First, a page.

People all over the country start their days with his friendly face — but for the first time ever, Matt Lauer’s dark side is being revealed.
In Sept. 2006, the Today show anchor’s wife, Annette, filed for divorce, only to withdraw her lawsuit weeks later. And now the legal documents have surfaced — in which the 48-year-old alleges to have experienced “cruel and inhumane” treatment at the hands of her husband, who allegedly demonstrated “extreme anger and hostility” toward her.
“The conduct of defendant [Matt] so endangers the physical and mental well-being of the plaintiff [Annette] so as to render it unsafe and improper for plaintiff to cohabit with defendant,” Nancy Chemtob, an attorney for the former model, reportedly argued in the legal documents.
“Defendant has continuously and repeatedly given higher priority to … personal interests than his family obligations to plaintiff, causing plaintiff to feel abandoned, isolated and alone in raising the parties’ children.”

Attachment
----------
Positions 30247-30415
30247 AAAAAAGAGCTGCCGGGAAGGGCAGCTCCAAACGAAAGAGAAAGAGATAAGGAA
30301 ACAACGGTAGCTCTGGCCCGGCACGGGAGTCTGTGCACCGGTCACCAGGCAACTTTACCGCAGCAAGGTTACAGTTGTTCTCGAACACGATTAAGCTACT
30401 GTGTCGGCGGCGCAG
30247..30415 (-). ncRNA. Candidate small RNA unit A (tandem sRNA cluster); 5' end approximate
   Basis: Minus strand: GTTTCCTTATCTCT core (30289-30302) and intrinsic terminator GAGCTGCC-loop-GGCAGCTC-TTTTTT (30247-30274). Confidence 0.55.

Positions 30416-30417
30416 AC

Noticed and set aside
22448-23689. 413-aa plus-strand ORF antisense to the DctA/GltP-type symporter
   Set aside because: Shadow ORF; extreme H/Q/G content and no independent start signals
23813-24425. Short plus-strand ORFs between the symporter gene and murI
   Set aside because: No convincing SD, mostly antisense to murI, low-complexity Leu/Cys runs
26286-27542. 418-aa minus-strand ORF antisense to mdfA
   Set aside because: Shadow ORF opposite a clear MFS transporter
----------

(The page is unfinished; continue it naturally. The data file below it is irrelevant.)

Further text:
The paperwork goes on to allegedly argue Matt was “extremely controlling” of his wife, saying he refused “to allow plaintiff to make even the smallest decisions without his approval, including, but not limited to, decisions regarding finances, travel plans, decorating the parties’ homes and domestic help issues.”
Strangely enough, Annette revoked the claims and took Matt back just months after filing.
Earlier this month, on Oct. 3, the couple celebrated their 16-year wedding anniversary with their three kids, 13-year-old Jack, 11-year-old Romy and 7-year-old Thijs, who was born just two months after Annette filed for divorce.
A source close to Matt and Annette says they are happier than ever — and the claims were extreme, but technically necessary.
“These divorce papers were filed more than eight years ago and revoked three weeks later,” the insider tells Radar.
“In New York at the that time, irreconcilable differences could not be considered grounds for divorce. A spouse had to prove cruel and inhumane or unsafe treatment, which meant that lawyers had to get creative to establish grounds.”